The Nuba people, ninety-nine black African tribes living in the Nuba Mountains situated in the Sudanese province of South Kordofan, have been besieged by the regular Sudanese Army for fifteen years. The genocide perpetrated on the Nuba people, obviously the result of the world powers’ struggle over Sudanese natural riches, remains concealed from the world public: no observers, reporters or even members of humanitarian organisations are allowed into the Nuba Mountains, the most inaccessible place on the planet. In the besieged Nuba Mountains there is no electricity, no petrol, not a single shop or restaurant, no waste ... the mountains are the least consumer-oriented spot on the globe. The Nuba Mountains are the heart of solid stone darkness, in the safety of which persist the last of the fighters for the right to be a Nuba. The Nuba Mountains are the black hole of the planet Earth, and yet one of the rare examples of primordial human sensibility and the symbiotic relationship between Man and Nature, a people that has managed to survive the twilight of the ancient gods.
When I first went there twenty years ago, I encountered original human democracy, joy of life, trance and ecstasy. I arrived with a donkey, two goats and four hens. A newly-graduated economist, I was warmly welcomed in the village of the Mesaquin Quisar tribe, and became a student of the culture in Europe deemed primitive and barbarian.
Later, I tried to find people like the Nuba all over the world, but to no avail. In the early nineties I heard the news of the war which had broken out in the Nuba Mountains. It took me a couple of years to prepare, and to gather courage to go back there: I returned to the Nuba people in the last dry season. I was quite experienced in illegal cycling, and I crossed into the Sudan in the north, and I managed to visit the government controlled Nuba areas, where conditions in the peace camps were horrific and the people had lost all their former way of life - and many had lost their lives as well.
Then, for five weeks in August and September I visited the besieged mountains with the rebel army. The cease-fire signed between the Sudan People Liberation Army and the Khartoum government, during which the aid should have been delivered to the most needy on both sides, was not honoured. The first bombs were dropped the very next day after my arrival. I eye-witnessed the brutal death of four children and two women. In the following weeks I experienced first-hand that the rebellious Nuba are the most endangered people on the planet. That, despite utter destitution, absence of media coverage, starvation and casualties of attacks from air and ground, they are still alive is a miracle probably due to their traditional techniques of co-existence with the power of life. Fertile soil, sorghum, cows, symbiosis with water and air – these are their only possessions, believed to be the most sacred. The Nuba are environment-friendly, highly spiritual Muslims, Christians and pagans who – dancing and singing like our grand-fathers and grand-mothers – are dying on our thresholds. The more they are beaten and oppressed, the more they dance and sing. They are fully aware of self-sufficiency and its influence on their maintaining independence, so they ask no more of us then some media coverage – an opportunity to introduce themselves and invite us to their mountains. What is killing them most is their sad position on the edge of human society.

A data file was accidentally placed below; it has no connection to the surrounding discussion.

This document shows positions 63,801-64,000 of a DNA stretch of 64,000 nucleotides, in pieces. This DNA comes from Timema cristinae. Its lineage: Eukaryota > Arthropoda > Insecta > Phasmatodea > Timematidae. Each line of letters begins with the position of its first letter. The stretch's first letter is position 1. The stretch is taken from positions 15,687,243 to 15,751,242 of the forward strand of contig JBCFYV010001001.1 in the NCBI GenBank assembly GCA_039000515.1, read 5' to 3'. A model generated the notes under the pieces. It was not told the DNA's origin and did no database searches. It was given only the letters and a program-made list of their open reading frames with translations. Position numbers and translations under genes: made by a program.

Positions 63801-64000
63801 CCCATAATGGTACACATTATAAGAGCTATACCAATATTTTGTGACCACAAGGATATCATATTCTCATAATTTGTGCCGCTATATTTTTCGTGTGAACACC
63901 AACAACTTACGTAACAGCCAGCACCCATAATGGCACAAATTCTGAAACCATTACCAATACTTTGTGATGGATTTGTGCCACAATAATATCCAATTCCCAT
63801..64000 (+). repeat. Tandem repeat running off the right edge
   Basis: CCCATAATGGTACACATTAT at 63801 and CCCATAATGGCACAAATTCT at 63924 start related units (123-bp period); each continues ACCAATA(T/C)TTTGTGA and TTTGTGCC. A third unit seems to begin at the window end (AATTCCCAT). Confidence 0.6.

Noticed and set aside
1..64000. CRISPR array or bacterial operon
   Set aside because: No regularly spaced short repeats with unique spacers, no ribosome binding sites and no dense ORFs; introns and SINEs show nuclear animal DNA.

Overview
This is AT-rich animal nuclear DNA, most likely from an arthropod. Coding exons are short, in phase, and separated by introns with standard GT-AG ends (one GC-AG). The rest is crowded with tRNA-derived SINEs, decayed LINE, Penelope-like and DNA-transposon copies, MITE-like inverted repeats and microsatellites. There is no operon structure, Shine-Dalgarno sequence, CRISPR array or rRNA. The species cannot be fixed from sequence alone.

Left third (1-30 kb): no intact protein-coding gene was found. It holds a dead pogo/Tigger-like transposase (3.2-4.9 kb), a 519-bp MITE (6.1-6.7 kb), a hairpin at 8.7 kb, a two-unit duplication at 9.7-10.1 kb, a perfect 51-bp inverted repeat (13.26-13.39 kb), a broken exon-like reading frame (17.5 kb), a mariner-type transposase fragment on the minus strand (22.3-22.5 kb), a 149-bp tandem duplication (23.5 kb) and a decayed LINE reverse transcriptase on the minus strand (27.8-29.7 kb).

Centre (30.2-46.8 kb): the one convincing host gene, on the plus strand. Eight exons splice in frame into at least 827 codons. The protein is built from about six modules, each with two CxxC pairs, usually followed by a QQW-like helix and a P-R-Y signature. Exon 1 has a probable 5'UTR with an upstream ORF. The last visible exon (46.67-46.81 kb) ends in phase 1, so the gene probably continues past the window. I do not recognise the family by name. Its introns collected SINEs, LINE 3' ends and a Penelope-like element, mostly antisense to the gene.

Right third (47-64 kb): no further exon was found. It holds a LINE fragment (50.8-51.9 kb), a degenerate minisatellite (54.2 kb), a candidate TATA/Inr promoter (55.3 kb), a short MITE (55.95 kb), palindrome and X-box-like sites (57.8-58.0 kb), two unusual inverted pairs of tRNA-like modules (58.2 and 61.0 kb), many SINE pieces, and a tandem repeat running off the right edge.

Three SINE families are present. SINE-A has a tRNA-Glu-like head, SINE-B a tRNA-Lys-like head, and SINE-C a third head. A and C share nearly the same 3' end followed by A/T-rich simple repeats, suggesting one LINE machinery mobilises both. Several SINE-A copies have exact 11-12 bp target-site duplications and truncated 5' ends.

The two hundred pounds of medicaments I took with me were put to use during the first air-raid. Of all humanitarian organisations I encountered only German Emergency Doctors. Three young lady-doctors and two male nurses were the only people not scared by the government ban. I was deeply touched. Roberto Vilotta and I became close friends. He was critical of other humanitarian organisations. He accused Unicef and World Food Programme of participation in the genocide: the humanitarian aid delivered to the government-controlled peace camps is first given to soldiers and their version of janissaries, and the remains are placed to the foot of the mountains as bait to lure the Nuba. In the Arabic as well as Western policies, Vilotta sensed a Mafia-like conspiracy ...
Roberto Vilotta died at the end of August. The death of the sturdy forty-year-old triggered off numerous speculations. After the following air-raid the remaining Germans left. What followed was the last period of extreme famine between the dry and the rainy season; it is the period of months of collective fasting, yet the tribe elders could not remember a time when more people had died of famine in their entire history. Due to incessant raids in the last season, the Nuba families could not grow enough food to support themselves. Throughout the region one could see files of famished peasants and their families looking for anything edible. They would eat young sprouts and blades of grass, and many suffered from dysentery. During that time a fourth of the remaining 250,000 free Nuba surrendered themselves to the peace camps. Roberto Vilotta was right. I realised that humanitarian aid was not only futile and absolutely misplaced, but also dangerous. I stood on the altar and helplessly watched the victims die.
The book comprises approximately 280 pages, plus 60 pages of colour pictures and maps, together 340 pages.